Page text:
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The families of the British yachtsmen thought to have died in the Atlantic have said the news that their life raft was found untouched left them "all utterly devastated".
Graham Male, the father of James Male, said: "Nonetheless we take some small solace that this conclusive development allowed us to gain an element of closure."
Reading a statement today outside the Foreign and Commonwealth Office, he offered the families' gratitude to the British government, the US Coastguard, and all others that took "not inconsiderable personal risk to find our loved ones".
"We would like to say how indebted we are to the public for its overwhelming and unprecedented support," he said after referencing the 240,000 signatures on a petition urging the US authorities to continue their search.
The US Coast Guard was facing calls last night to return to the doomed British yacht Cheeki Rafiki, to check whether the bodies of any of its four crew were trapped inside.
According to The Sunday Times (£), a US navy search team did not conduct an extensive underwater search of the vessel or enter the flooded cabin. Instead, a “surface swimmer” knocked on the hull, photographed the life raft and reached an arm’s length below the waterline.
“Surface swimmers are not trained divers and do not perform sub-surface operations,” the US Coast Guard said in a statement.
A sea survival expert said it appears the crew of the Cheeki Rafiki would have had little chance to react before their yacht capsized.
James Brooke said it seems that the "sudden impact on the boat" would have made it "impossible" for the men to get to a life raft.
The family of Andrew Bridge, one of the sailors missing from the yacht Cheeki Rafiki, have issued a statement saying he will be "dearly missed".
The US Coast Guard called off a search for four missing yachtsmen after the hull of the boat was found upside down with the life raft still inside.
The family of Mr Bridge, 22, of Farnham in Surrey said: "Andrew will be dearly missed by everyone who knew him. Our thoughts and condolences go out to the families of the rest of the crew on the Cheeki Rafiki."
They added they had been "overwhelmed and strengthened" by the public support they have received.
The Prime Minister has said his thoughts are with families of the crew of the Cheeki Rafiki after the boat's upturned hull was found, with the life raft still in place.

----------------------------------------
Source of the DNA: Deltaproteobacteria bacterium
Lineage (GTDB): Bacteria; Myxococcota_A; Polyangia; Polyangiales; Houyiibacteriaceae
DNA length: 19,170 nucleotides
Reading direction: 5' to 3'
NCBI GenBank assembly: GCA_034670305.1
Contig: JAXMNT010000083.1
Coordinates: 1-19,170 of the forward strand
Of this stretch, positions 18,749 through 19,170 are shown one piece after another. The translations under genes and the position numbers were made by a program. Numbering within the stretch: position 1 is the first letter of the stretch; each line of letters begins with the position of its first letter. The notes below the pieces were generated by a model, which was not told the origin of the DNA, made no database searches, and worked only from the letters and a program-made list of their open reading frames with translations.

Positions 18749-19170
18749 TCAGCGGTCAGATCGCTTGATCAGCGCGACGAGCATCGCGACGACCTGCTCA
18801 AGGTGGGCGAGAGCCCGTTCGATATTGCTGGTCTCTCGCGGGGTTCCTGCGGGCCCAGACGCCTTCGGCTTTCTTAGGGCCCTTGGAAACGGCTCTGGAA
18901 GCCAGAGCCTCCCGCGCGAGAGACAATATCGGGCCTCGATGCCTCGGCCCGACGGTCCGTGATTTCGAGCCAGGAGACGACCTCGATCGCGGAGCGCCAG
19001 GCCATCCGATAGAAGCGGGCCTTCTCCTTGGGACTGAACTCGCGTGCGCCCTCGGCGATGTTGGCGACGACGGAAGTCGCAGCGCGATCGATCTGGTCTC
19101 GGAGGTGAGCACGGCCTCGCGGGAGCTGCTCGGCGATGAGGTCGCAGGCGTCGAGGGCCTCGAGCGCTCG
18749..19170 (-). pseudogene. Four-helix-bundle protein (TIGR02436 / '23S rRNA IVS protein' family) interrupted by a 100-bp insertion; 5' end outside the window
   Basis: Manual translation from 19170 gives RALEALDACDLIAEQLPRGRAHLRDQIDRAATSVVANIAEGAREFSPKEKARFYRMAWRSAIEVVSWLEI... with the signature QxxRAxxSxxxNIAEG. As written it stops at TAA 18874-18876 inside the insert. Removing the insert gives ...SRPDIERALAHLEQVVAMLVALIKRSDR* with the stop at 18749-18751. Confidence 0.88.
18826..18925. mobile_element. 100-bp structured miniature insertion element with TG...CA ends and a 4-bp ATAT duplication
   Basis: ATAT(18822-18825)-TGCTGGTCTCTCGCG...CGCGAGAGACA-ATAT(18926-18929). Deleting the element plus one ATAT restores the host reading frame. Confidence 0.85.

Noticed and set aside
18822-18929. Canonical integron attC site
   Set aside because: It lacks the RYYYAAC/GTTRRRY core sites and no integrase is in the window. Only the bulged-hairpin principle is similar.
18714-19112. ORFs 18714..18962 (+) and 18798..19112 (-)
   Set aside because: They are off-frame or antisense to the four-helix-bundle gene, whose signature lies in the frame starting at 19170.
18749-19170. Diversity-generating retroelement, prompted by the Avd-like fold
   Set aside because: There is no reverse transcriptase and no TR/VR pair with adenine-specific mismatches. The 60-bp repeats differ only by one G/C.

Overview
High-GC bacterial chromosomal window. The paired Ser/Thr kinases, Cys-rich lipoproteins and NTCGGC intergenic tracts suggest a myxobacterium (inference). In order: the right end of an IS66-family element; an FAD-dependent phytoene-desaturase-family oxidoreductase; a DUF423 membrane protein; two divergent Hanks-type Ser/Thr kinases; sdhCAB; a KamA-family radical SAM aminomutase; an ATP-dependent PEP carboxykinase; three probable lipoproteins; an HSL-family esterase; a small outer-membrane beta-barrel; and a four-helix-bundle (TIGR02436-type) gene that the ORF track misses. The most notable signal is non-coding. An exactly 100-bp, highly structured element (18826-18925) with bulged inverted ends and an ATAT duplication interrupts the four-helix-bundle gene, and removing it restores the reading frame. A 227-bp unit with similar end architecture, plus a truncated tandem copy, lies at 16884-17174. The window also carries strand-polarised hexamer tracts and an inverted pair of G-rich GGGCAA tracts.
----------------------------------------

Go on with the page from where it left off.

Mr Cameron said: "My thoughts are with the families and friends of the crew of the Cheeki Rafiki after the sad news that its hull has been found with the life raft unused."
He added: "My sincere thanks to the US Coast Guard for leading the international search with great dedication - and to the US Navy, the Canadian authorities and to our own RAF C-130 aircraft who took part in it."
A spokesman for the World Cruising Club, which organises boat races around the world, has said the changes of finding the crew of the Cheeki Rafiki yacht are now "non-existent".
Jeremy Wyatt told the BBC: : "I think we have to be realistic and face facts that they're not in a raft and therefore the chances of finding anyone are non-existent now."
"In some ways it's a hard fact, but I think, after a week of searching, it's really the only conclusion you can safely draw," he added.
An RAF Hercules plane will no longer search for the missing Cheeki Rafiki yachtsmen today after the US Coast Guard discovered its life raft was still on board the capsized vessel, the Foreign Office said.
The US Coast Guard has suspended its search for the missing British crew members of the yacht the Cheeki Rafiki, a spokesman said today.
It comes a day after the hull of the yacht was found, and only hours after its life raft was discovered still secured aboard, about 1,000 miles east of Cape Cod in Massachusetts.
Officials had said the coastguard intended to call off the search at midnight (3am British time) unless there was new information or sightings that would suggest the crew is still alive.
The life raft of the yacht that was missing for days in the Atlantic has been found secured inside the capsized vessel.
A boat crew from a US Navy warship and a surface swimmer using underwater imagery showed the raft clearly stowed away, indicating it was not deployed for emergency purposes.
Four men were on board the 40ft Cheeki Rafiki when it went missing last Thursday.
Officials said the coastguard still intended to call off the search at midnight (3am British time) unless there is new information or sightings that would suggest the crew is still alive.
Darren Williams, the uncle of missing yachtsman James Male, told ITV News the family have not yet spoken to the US Navy but added that:
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With no sign of a life raft or of debris, and with nearly 20,000 square miles having been searched, the hunt continues for another day.
Veteran yachtsman Tony Bullimore tells ITV News that there is a "strong possibility" the yachtsmen are still alive in the life raft.